“Cultural Reparations: The Drive to Deaccession in Museums”

“In November, the Horniman Museum returned Benin Bronzes to Nigeria (as announced in August) and Cambridge University pledged to return human skulls to Zimbabwe. Last week, Egypt requested the return of the Rosetta Stone from the British Museum and there have been reports of a discussion between the British Museum and Greek authorities regarding the Elgin Marbles. 

Barely a week goes by without news of repatriation of artefacts. So, why is this happening now?

Repatriation of items from one country to its supposed country of origin has been a hot topic for five years, since President Macron sent items from the French national collection to Burkina Faso. This is a form of deaccessioning, which is when a museum removes an item from its permanent collection. This can be by sale, exchange or destruction. The latter only usually for an object so deteriorated it is now worthless or dangerous. 

Although public museums in the UK rarely deaccession – it is effectively prohibited by legislation except in very limited circumstances – the practice is common in American museums…”

Read the full article for free here: https://www.lotuseaters.com/cultural-reparations-the-drive-to-deaccession-in-museums-16-12-22

New publication: “Artivism: The Battle for Museums in the Era of Postmodernism”

I am delighted to announce the publication of Artivism: The Battle for Museums in the Era of Postmodernism.

Here are the details:”From Banksy to Extinction Rebellion, artivism (activism through art) is the art of our era. From international biennale to newspaper pages, artivism is everywhere. Both inside museums and on the streets, global artivism spreads political messages and raises social issues, capturing attention with shocking protests and weird stunts. Yet, is this fusion of art and activism all it seems? Are artivist messages as subversive and anti-authoritarian we assume they are? How has the art trade commodified protest and how have activists parasitised art venues? Is artivism actually an arm of the establishment?

“Using artist statements, theoretical writings, statistical data, historical analysis and insider testimony, British art critic Alexander Adams examines the origins, aims and spread of artivism. He uncovers troubling ethical infractions within public organisations and a culture of complacent self-congratulation in the arts. His findings suggest the perception of artivism – the most influential art practice of the twenty-first century – as a grassroots humanitarian movement could not be more misleading. Adams concludes that artivism erodes the principles underpinning museums, putting their existence at risk.”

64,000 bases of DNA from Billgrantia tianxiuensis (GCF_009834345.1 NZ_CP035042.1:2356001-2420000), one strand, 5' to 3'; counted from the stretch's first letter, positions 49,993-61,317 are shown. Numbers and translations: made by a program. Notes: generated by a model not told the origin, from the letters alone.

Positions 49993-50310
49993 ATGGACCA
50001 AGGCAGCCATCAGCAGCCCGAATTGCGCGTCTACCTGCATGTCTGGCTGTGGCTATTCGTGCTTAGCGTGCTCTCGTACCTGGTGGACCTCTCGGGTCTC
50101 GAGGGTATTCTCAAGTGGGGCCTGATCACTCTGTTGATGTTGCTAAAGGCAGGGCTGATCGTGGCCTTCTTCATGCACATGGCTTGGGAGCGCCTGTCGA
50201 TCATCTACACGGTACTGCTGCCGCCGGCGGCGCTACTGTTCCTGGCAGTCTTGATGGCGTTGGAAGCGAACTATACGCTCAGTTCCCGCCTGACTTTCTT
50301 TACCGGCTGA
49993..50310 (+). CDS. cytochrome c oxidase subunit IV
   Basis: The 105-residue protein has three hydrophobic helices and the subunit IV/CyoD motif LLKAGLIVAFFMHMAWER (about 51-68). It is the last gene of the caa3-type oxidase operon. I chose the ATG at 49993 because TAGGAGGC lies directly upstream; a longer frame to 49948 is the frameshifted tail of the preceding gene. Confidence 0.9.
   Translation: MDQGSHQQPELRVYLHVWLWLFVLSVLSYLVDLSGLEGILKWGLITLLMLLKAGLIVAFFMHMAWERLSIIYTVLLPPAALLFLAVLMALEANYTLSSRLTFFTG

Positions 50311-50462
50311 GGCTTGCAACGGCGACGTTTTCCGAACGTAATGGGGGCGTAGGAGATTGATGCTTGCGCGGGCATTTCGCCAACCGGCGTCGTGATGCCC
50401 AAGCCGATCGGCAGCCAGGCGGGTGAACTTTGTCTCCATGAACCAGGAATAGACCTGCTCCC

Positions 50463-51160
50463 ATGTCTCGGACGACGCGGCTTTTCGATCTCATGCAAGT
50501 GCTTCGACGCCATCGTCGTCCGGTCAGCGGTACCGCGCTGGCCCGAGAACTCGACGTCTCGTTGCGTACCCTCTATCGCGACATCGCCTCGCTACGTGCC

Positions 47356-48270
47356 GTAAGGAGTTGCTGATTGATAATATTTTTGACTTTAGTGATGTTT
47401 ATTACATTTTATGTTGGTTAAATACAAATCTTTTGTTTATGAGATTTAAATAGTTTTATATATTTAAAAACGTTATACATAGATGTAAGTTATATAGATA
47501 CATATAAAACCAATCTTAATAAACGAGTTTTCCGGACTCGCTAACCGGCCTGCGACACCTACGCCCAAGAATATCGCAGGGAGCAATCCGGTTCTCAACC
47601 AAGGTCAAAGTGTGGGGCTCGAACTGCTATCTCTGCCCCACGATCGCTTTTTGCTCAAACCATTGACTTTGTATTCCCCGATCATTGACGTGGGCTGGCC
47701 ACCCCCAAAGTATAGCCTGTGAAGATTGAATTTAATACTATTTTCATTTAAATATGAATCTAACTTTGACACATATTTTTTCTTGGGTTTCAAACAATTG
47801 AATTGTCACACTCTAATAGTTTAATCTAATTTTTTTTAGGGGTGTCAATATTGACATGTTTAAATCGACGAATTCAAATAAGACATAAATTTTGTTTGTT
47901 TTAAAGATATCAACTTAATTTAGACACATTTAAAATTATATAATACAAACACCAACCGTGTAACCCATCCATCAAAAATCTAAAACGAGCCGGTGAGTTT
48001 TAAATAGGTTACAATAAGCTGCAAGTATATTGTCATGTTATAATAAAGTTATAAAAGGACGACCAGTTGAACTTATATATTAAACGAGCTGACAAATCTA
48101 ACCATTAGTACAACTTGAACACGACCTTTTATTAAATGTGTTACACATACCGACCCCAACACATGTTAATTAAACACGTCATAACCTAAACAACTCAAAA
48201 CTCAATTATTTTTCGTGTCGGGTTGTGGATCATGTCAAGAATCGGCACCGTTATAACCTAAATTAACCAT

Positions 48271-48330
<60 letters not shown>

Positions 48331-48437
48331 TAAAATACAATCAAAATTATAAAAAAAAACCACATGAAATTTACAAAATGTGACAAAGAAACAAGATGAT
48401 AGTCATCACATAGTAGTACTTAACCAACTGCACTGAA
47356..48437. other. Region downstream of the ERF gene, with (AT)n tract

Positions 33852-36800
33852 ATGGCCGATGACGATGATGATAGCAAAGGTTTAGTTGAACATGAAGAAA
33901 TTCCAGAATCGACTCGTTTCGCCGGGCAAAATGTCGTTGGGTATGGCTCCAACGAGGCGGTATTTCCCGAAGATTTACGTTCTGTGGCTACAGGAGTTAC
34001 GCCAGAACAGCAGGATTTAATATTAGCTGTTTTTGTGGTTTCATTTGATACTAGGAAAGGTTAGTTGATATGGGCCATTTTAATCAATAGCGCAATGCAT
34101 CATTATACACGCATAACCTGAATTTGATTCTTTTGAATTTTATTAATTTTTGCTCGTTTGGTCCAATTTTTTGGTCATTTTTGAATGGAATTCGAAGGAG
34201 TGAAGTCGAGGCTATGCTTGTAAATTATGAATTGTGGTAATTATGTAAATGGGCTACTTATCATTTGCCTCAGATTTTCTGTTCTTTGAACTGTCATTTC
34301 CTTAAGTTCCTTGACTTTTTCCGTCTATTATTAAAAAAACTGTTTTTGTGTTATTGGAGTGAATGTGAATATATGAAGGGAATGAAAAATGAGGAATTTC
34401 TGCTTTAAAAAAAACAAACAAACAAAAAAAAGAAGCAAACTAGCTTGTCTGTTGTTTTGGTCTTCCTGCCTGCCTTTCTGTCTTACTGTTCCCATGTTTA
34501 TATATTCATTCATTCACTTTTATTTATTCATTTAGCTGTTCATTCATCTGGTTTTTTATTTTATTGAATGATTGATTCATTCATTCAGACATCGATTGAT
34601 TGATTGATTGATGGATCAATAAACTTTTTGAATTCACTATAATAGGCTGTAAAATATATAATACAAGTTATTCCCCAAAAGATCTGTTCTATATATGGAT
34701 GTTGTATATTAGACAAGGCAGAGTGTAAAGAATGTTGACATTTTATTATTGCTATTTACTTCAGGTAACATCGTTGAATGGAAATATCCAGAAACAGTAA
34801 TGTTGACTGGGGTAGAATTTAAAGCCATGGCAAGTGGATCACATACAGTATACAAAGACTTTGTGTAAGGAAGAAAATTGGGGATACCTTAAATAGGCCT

Alexander Adams, Artivism: The Battle for Museums in the Era of Postmodernism, Imprint Academic, 2 August 2022, 200pp, paperback, mono illus., £14.95, Kindle version available

Available worldwide from bookshops, bookselling websites and the publisher here: http://books.imprint.co.uk/book/?gcoi=71157100177520

I do have a few copies available for sale and signature. 

“How artivism captured the ICA – and why the Arts Council is to blame”

“Journalists get a slew of press releases every day, with press departments of arts venues seeking coverage to compensate for public lockdown. One must-read staple are the ICA’s daily list of recommendations, including music, cinema, books, talks and less orthodox material. One email links to a discussion on “what autonomous, feminist healthcare could be now” (ICA Press Release 25 March 2020); another link “explores the imaginaries created by [homosexual] public sex” (ICA Press Release 11 April 2020). Other recommendations promote queer visibility, transactivism, eco-activism, anarchism, anti-capitalism, anti-racist action, migration advocacy, anti-colonialism, radical feminism and other progressive causes. Not a single item among the hundreds sent is even mildly conservative.

“Staff of a publicly-funded arts venue see nothing improper about using emails to advance political causes. Promoting anal sex and polyamory to fight Nazism is just another day’s work for the ICA’s press department. Enter the sphere of publicly-funded fine art, where directors declare themselves activists, deem the public in need of moral tutelage and are intent on transforming museums and galleries into engines of social change. It is a field populated by firebrand curators, timid administrators, ignorant ministers and millionaires with saviour complexes…”

Read the full article in The Critic here: https://thecritic.co.uk/how-artivism-captured-the-ica-and-why-the-arts-council-is-to-blame/

(c) 2020 Alexander Adams

To see my books and art visit http://www.alexanderadams.art